Investments  

Crux’s Penny points to opportunities in UK small caps

Crux’s Penny points to opportunities in UK small caps

Regulation such as the Markets in Financial Instruments Directive (MiFID) have helped to make UK small caps better investments, according to Richard Penny, fund manager at Crux Asset Management.

Mr Penny, who walked away from running a pair of long established UK funds at Legal and General to start again at Crux, said his new fund, Crux UK Special Situations, would focus on shares with a market cap of between £100m and £300m.

He said the shares of companies at this point of the market cap scale had become more attractive since the Mifid II rules were introduced.

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Those rules forbid investment fund managers from accepting research notes from brokers for free, which means  less information is known in the market about those companies, leading to more scope for shares to be mispriced, said Mr Penny.

He said the rules will also mean more funds in the IA UK All Companies sector will invest in larger companies, making it more difficult to find shares that are cheap relative to their underlying prospects.

Mr Penny said for most of his career he has invested with a focus on small and mid cap companies, and that it was only in his latter years at Legal and General that he found himself investing more in large caps.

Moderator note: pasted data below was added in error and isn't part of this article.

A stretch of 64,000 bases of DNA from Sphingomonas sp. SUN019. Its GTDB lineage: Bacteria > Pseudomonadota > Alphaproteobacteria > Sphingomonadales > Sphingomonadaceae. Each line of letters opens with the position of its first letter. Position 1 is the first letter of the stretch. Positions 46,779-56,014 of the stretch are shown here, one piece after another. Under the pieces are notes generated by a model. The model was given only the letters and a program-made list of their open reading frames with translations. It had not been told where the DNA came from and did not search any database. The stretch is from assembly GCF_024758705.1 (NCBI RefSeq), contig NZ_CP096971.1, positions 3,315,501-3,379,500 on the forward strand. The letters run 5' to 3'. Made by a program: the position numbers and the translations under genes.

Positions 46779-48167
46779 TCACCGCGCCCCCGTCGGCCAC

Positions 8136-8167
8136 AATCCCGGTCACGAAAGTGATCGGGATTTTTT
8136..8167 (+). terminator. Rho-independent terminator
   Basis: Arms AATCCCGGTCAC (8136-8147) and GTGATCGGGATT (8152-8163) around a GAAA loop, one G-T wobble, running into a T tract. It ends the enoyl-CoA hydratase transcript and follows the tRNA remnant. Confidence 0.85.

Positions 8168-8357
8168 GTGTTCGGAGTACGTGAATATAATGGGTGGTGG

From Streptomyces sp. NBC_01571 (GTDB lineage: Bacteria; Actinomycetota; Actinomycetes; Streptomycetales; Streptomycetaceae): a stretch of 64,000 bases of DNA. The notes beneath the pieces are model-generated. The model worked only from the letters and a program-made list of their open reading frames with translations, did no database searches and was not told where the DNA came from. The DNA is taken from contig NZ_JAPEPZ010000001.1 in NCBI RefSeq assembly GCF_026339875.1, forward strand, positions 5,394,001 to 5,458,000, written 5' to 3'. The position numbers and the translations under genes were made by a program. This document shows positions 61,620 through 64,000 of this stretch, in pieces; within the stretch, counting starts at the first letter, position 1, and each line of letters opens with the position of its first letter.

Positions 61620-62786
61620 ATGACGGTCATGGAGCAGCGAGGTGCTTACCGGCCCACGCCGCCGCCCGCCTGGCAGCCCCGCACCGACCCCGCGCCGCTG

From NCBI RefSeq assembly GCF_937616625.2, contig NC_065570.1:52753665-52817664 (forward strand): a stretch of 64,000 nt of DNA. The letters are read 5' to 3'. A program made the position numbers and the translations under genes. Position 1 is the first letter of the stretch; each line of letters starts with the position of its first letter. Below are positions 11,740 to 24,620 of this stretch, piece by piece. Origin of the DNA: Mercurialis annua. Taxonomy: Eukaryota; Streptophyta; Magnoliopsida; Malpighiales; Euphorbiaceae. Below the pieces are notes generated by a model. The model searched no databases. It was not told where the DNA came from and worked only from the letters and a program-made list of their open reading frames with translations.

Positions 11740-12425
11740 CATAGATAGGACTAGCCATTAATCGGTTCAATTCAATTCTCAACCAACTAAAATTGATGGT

He said his new fund would continue to own some large caps which he believed would help balance out volatility.

Mr Penny ran the Legal and General UK Special Situations fund and the Legal And General Alpha Trust, prior to exiting the business at the start of 2018.

He uses the value style of investing, which has been less successful than the growth style favoured by other managers.

Mr Penny said statistical evidence pointed to value style investing working over the longer term, and to small caps beating large caps.

But fund manager Nick Train has previously said technological change meant the traditional value versus growth debate was no longer relevant in the 21st century.

Mr Penny said he is generally avoiding UK retail and consumer shares during the present period of uncertainty.

Fraser Mackersie, who runs the £85m Unicorn UK Growth fund, said worries about the UK stock market generally related to the economic performance of the country, but companies could grow regardless of the performance of the wider economy, particularly in the technology area.

David Scott, an adviser at Andrews Gwynne in Leeds, said Richard Penny’s funds tended to perform best when markets are rising.

He praised the fund manager’s long-term track record and said: "If you like the UK market, then Richard Penny is one of the best fund managers to have on your side."

david.thorpe@ft.com